The new General Counsel of the Biden National Labor Relations Board (NLRB) recently ordered all regional offices of the NLRB to utilize more significant remedies to protect workers’ rights and make companies comply with the National Labor Relations Act (NLRA).
Specifically, the NLRB General Counsel directed regional offices to ask for “the full panoply of remedies available to ensure that” companies “make whole” “victims of unlawful conduct” and in doing so, to “fashion just remedies to fit the circumstances of each case.” The General Counsel noted that the NLRB recently ordered a company to “compensate” a worker “for credit card late fees,” and for the “loss of a home or car” that a worker “suffer[ed] as a result of an unlawful discharge.”
For unlawful conduct during organizing campaigns, the General Counsel directed NLRB regions to seek bargaining orders if the “company refuses to recognize” the “union where the union presents evidence of a card majority” and the company is unable to prove that it has a good faith doubt that a majority workers support the union. The General Counsel also directed regions to consider novel and meaningful remedies such as:
● organizer access to worker contact information, and to attend and address workers at mandatory meetings about the union;
● reimbursing unions for the costs of organizing when the company’s unlawful conduct requires a re-run election;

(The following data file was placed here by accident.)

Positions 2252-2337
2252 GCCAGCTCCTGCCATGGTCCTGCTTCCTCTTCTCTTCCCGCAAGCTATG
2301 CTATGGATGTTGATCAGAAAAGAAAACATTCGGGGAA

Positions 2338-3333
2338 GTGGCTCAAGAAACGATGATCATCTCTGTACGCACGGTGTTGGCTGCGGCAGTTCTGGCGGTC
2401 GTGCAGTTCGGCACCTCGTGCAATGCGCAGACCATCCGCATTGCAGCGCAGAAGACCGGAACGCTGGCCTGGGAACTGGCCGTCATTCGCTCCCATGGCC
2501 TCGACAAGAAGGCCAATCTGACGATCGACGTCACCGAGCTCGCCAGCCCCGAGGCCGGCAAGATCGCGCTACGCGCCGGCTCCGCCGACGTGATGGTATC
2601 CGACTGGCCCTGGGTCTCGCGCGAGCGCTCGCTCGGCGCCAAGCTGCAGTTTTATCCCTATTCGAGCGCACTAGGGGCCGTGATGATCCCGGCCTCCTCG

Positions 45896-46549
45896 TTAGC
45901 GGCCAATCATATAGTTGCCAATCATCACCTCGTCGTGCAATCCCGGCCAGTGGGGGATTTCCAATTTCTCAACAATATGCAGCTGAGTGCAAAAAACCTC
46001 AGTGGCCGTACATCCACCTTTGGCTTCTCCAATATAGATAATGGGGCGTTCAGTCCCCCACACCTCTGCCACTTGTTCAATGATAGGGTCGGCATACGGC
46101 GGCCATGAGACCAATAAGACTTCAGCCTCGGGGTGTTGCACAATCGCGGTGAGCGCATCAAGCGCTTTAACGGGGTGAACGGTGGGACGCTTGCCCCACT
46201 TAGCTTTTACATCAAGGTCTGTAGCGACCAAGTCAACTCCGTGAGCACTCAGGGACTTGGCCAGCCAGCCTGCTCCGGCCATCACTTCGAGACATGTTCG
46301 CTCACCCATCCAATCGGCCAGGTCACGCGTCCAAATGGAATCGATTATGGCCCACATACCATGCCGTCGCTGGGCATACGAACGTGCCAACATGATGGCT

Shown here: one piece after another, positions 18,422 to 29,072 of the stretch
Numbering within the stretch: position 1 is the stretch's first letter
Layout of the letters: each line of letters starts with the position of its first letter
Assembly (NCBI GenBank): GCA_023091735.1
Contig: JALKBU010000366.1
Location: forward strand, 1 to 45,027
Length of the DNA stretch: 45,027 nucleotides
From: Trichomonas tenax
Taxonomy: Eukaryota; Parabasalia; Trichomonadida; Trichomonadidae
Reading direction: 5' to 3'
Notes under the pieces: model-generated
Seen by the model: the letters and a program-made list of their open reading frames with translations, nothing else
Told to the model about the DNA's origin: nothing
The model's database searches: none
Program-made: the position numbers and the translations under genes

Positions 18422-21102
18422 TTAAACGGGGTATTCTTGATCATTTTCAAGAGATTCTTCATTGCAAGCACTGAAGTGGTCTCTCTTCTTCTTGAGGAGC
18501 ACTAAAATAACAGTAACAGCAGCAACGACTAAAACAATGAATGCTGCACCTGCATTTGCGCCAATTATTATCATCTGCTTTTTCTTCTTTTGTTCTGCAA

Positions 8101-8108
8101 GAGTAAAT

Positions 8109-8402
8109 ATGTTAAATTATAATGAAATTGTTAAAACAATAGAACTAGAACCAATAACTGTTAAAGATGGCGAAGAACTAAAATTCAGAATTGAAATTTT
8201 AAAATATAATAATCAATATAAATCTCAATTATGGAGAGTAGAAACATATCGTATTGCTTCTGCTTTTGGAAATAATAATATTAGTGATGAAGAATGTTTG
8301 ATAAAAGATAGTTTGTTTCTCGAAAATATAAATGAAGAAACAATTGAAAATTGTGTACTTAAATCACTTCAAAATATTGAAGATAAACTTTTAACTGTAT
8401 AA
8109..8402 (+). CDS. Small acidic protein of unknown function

● NLRB agents reading NLRB explanations of worker rights and NLRB notices to workers in the presence of supervisors, managers, and organizers;
● training of company workers, supervisors, and managers on worker rights and company obligations under the NLRA;
● requiring companies to hire applicants of the union’s choice if an unlawfully discharged worker cannot return to work; and
● broad orders prohibiting companies from engaging in any other unlawful conduct.
For bad faith bargaining, the General Counsel directed regions to seek compensation for workers for “losses they sustain as a result of their” company’s “failure to bargain,” such as retroactive raises and improvements in benefits and other working conditions. Regions should also ask for orders requiring companies to reimburse unions for the costs of bargaining during the time when the company bargained in bad faith.
The General Counsel also instructed NLRB regions to seek “front pay,” “liquidated backpay,” and pay for work undocumented workers perform under unlawful conditions, such as when companies unlawfully fail to pay undocumented workers correct wage rates or for all hours worked.
What should unions do with this directive?
Before filing unfair labor practice charges, unions should brainstorm what actions would make companies allow workers to freely choose representation or refrain from engaging in unlawful conduct, or what actions would require companies to bargain in good faith. Then, unions should ask for those actions in their charges or position statements.
Importantly, when brainstorming, unions should think creatively, unconventionally, and “out-of-the-box.” Unions should ask for remedies that may seem to be pies in the sky. Unions should not be limited by the NLRB’s standard or traditional remedies that do not effectively make companies honor worker rights or comply with the NLRA.
General Counsel Jennifer A. Abruzzo’s Memorandum is No. GC 21-06 (Sept. 8, 2021). If you have any questions regarding the NLRB’s directive, have your Region Director contact George Wiszynski in the Legal Department at email@example.com.